Are you doing data science, or #DataScience?

#DataScience is everywhere — it’s eating the world, promising to solve all of your business problems with a little data and a lot of technology. Unfortunately, it looks like actual data science is being lost somewhere in the hype.

I apologize in advance for the fact that I’m going to pick on a good company (Google) and a pretty awesome product (TensorFlow). But I have to, because holy cow did they do something really really bad in a marketing video. Worse, they pitched it as an example of the great things you can do with #MachineLearning (a wholly owned subsidiary of #DataScience).

Their analysis starts with a simple question:

If you knew what happened in the London markets, how accurately could you predict what will happen in New York? It turns out, this is a great scenario to be tackled by machine learning!
The premise for this problem is that by following the sun and using data from markets that close earlier, such as London that closes 4.5 hours ahead of New York, you could more accurately predict market behaviors 7 out of 10 times.

That’s quite a provocative claim! Did AI just uncover a massive market inefficiency to exploit? Is it time to let the robots take over trading? Let’s dig a little deeper.

We’ll start with the data. The two time series they use for this analysis are (a) the change in a UK stock index from one day to the next, and (b) the change in a US stock index from one day to the next.

Oh boy. I guess we don’t need to dig deeper after all.

Think about this for a second: by the time the UK market closes today and you have the data you need to make your prediction about the US market, can you still execute in the US market at yesterday’s closing price? If you can find someone who’ll let you bet on yesterday’s horse race you definitely don’t need TensorFlow to tell you what to do!

You may think that I’m being too harsh on a silly bit of marketing, or that my criticism is irrelevant to the type of data your business analyzes. But consider: if it’s so easy to get the analysis wrong on something as straightforward as comparing two time series of financial data, and so hard for perfectly smart people to see the error (no Google employee involved in this marketing piece seems to have spotted the issue), how confident are you that the analysis driving your next marketing campaign is sound, or that your latest A/B test drew the right conclusion?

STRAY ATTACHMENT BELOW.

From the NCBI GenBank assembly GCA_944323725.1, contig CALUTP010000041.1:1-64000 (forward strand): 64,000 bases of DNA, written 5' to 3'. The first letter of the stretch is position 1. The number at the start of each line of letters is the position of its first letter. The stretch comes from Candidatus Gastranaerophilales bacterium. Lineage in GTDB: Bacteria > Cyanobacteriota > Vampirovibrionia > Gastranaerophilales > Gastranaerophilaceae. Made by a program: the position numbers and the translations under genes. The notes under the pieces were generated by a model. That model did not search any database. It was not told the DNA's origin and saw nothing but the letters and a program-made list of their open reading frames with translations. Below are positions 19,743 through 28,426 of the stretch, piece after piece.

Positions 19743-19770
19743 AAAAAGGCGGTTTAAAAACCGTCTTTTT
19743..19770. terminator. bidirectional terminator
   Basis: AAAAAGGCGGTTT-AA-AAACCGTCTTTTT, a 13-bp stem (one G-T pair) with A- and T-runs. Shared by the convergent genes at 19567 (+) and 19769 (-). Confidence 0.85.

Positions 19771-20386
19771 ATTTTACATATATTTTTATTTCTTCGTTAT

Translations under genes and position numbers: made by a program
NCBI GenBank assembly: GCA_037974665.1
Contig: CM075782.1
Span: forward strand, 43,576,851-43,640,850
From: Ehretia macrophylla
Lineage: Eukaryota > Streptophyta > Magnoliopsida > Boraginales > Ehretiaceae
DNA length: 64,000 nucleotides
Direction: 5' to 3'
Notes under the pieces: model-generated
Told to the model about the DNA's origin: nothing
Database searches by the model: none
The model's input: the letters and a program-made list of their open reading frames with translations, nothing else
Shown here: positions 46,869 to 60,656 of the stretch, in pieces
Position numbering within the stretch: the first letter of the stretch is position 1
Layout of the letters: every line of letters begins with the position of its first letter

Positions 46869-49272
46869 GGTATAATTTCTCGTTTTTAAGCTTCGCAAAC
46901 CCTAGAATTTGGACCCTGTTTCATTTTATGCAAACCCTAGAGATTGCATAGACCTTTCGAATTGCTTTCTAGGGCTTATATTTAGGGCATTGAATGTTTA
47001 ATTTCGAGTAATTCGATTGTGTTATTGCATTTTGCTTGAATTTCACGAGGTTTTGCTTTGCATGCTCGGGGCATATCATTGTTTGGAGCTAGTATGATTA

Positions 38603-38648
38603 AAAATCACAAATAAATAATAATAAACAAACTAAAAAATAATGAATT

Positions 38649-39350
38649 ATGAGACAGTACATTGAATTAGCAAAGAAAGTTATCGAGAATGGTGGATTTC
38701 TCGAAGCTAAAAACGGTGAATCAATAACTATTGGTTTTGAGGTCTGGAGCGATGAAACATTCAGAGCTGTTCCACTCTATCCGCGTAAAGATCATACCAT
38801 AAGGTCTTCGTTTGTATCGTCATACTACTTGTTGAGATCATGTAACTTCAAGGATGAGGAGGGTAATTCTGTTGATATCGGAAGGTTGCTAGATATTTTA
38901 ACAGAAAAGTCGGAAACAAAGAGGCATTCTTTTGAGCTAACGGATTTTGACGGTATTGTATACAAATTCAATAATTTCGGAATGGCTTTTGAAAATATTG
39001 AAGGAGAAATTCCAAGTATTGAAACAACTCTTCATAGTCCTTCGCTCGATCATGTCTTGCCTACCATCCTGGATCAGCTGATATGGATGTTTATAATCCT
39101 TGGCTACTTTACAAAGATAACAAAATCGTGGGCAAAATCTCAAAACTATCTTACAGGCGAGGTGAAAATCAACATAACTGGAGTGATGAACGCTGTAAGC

If your company is trying to make decisions supported by data, don’t assume it’s being done right just because the tools are shiny and the words are fancy! Take the time to verify that you are doing real data science, not #DataScience:

  • #DataScience promises amazing results. Real data science promises nothing.
  • #DataScience starts formulating an answer. Real data science takes its time forming the question.
  • #DataScience plays with the data that’s handy. Real data science seeks out the data that’s needed.
  • #DataScience has a slick UI. Real data science is an awkward mess.
  • #DataScience adapts every problem to its framework. Real data science finds the right framework for every problem.
  • #DataScience has answers anytime you want them. Real data science has answers only when it finds them.
  • #DataScience has no memory beyond the last analysis. Real data science is accountable for the past.
  • #DataScience is a sprint. Real data science is a marathon.
  • #DataScience is flashy. Real data science is dull.

The more accessible and ubiquitous tools like TensorFlow become, the easier it is to produce #DataScience. And the more #DataScience is produced, the harder it becomes for the lay person to distinguish between good and bad data analysis.

The marketing behind these tools is designed to make you believe that all you need to do is line up a couple of time series, click a button and presto! Business magic. What they don’t tell you is that no algorithm, no matter how clever, can overcome a crippling data deficit. Returning to the Google video that motivated this whole rant, answering the question correctly would require intraday price data (which is hard to find and expensive to buy) from just after the UK close (which is tricky to flag because of non-synchronized daylight savings calendars, holidays, etc.) adjusted for a variety of factors (currency movements, execution slippage, and so on).

That’s hard. Worse, it’s boring. Who wants to do something boring like write scripts to normalize data when it’s so much fun to play around with AI?

It has always been easy to confuse mathematical gyrations for thoughtful analysis. “Garbage in, garbage out” may be a cliche, but it’s a cliche for a reason. What’s changed recently is that the barriers to performing those gyrations have been lowered to the point where almost anyone can be a #DataScientist.

Don’t be fooled. Don’t let #DataScience kill real data science inside your organization.

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